At times it seems like our family has too many contradicting ideas and individual problems to function properly as a unit. Instead we feed into each other’s issues, creating a cycle of turbulence. We are jarringly different and almost ill- fitting. Our clashing personalities push against each other, changing shape like waves against cliffs. But we are able to coexist and survive by working together. Each of us is learning each other's strengths and weaknesses, figuring out ways to make up for past distance. Somehow, in this pandemic we have found a way to grow more than ever. We are unlearning bad habits, changing old patterns and trying to rewire our instinctual treatment of one another. Slowly, the explosions are less and less, and we deal with these occasional bumps through our changed perspectives.
– Chlose McIntosh Murray
8 June – 10 July 2021, Tanya Leighton Los Angeles 4654 W Washington Blvd
Preview: Saturday 5 June, 5–8pm
As a friend of the family, I was brought into conversation with this exhibition via editing Chlose McIntosh Murray’s textual portrait of herself, her mother, father, younger sister and their collective dynamic. Especially while the intimacy of a family unit—as impacted by this global pandemic—is stressed by its current parameters of restriction and confinement, McIntosh Murray displays, at 17, considerable vulnerability by committing to writing that illuminates those emotional bonds. She also joins her parents in engaging with publicness. Speaking to the circumstances in which this exhibition has been generated, her text can be read as a stand-alone marker of a moment on a family timeline, as well as a demonstration of what is being held, sacrificed and carried through the life of a young woman whose mother is also an artist.
Derived from a series of modest digital and manual techniques of collage, McIntosh’s paintings have long been exceptional in the enigmatic ways they isolate, magnify and distort their fragmentary sources. In her newest canvases, most of her legible subject matter—typically rendered into sticker-like icons and clone-stamped clods—appears heavily sifted, as through a variety of gauges of mesh, or otherwise dissolved and peeled back to bare recognition. The granular mark used in these new works for ‘Family’ both constitutes and perforates the images, generating moments of perceptual disquiet in their ambiguous narrative atmospheres.
While McIntosh’s previous paintings are characterised by confident colour and strong, stable lines, this work carries a host of comparatively detailed transparencies, layers and lattices. In one painting where her familiar boldness is at play, the windows, doors and roof of a house are cut away, revealing an inverted ocean landscape. In another, a set of doors is delineated with cartoon simplicity and opens onto a vast pink field of scintillating marks, suggesting aimless paths, a sudden burst of bird flight, or a tornado of leaves. This framing repeats itself on a canvas in soft yellows, where doors read instead as window screens flanked with patterned curtain cloth, and a swiftly applied decorative motif leads to a horizon line constituted of the same floral grid. Here and in a painting largely filled with the overlapping diamonds of a chain-link fence, visual distortions are deepening the shallow pictorial space; overlapping sections of pattern multiply, and cutaways reveal near-identical images behind them—a visual effect that is part moire, part erasure.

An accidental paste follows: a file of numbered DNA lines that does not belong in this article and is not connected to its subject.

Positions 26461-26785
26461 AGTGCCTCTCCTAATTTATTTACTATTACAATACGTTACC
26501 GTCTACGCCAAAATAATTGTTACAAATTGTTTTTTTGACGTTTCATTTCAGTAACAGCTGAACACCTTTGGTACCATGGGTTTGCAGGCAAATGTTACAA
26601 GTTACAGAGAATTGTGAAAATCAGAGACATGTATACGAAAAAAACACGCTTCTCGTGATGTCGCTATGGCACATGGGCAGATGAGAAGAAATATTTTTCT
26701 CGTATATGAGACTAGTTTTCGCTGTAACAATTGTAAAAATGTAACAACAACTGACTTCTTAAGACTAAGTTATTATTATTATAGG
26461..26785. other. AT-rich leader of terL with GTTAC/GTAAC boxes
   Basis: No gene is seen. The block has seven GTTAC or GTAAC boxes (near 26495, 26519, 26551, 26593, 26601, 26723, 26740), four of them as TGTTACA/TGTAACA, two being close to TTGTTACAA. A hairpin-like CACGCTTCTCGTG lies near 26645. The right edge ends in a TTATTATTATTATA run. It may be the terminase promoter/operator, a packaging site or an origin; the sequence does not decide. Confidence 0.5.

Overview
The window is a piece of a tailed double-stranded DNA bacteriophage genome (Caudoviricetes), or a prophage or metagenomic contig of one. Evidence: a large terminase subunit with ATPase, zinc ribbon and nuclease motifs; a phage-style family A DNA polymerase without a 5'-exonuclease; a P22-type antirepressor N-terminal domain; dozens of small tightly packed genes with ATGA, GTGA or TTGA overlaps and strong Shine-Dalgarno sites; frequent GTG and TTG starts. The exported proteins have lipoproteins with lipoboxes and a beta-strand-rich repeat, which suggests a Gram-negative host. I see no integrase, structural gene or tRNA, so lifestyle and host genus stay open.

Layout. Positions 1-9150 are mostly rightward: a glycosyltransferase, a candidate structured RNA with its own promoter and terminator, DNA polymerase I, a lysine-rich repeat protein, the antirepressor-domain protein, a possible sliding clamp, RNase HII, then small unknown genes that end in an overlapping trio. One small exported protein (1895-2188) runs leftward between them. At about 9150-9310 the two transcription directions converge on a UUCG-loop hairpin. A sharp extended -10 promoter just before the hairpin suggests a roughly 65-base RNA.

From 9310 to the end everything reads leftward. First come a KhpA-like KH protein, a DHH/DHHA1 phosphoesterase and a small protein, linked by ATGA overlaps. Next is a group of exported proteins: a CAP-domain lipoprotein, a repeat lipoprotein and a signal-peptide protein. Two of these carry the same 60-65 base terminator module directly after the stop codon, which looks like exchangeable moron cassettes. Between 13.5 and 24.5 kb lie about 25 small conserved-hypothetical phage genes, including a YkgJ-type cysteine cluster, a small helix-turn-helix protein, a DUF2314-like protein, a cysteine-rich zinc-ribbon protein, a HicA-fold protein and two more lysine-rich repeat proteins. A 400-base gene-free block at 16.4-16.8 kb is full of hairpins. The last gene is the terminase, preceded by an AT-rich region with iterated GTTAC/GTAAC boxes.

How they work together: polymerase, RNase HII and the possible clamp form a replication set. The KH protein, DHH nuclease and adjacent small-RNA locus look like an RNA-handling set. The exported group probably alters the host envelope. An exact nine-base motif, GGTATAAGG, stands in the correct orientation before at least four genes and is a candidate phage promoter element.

In painterly logic, what is erased not only leaves a formal space for entry or exit; it is sometimes felt as a rupture in the image’s overall cohesion. Meanwhile, McIntosh’s themes have become more notably emblematic of family ties. The personal domicile, already an image of significant emotional import, has recently been renewed as the fundamental location of our respective sense of health and safety during isolation and quarantine. According to the Jungian take, the theme of the house is a projective one, allegorically complete with one’s culture, family of origin and deepest personal motivation held within its walls—or lack thereof. Any alteration of this psychic image can then be understood in relation to these constituent parts of the self. If a coherent image of ‘Family’ does emerge, it is brokered by the presence of one outlier painting: the resolutely simple profile of Chlose—McIntosh’s elder daughter—outlined in black and white and showing a faint smile.